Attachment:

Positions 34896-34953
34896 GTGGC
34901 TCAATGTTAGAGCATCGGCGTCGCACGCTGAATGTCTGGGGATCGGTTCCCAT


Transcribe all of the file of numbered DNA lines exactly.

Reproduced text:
Positions 34896-34953
34896 GTGGC
34901 TCAATGTTAGAGCATCGGCGTCGCACGCTGAATGTCTGGGGATCGGTTCCCAT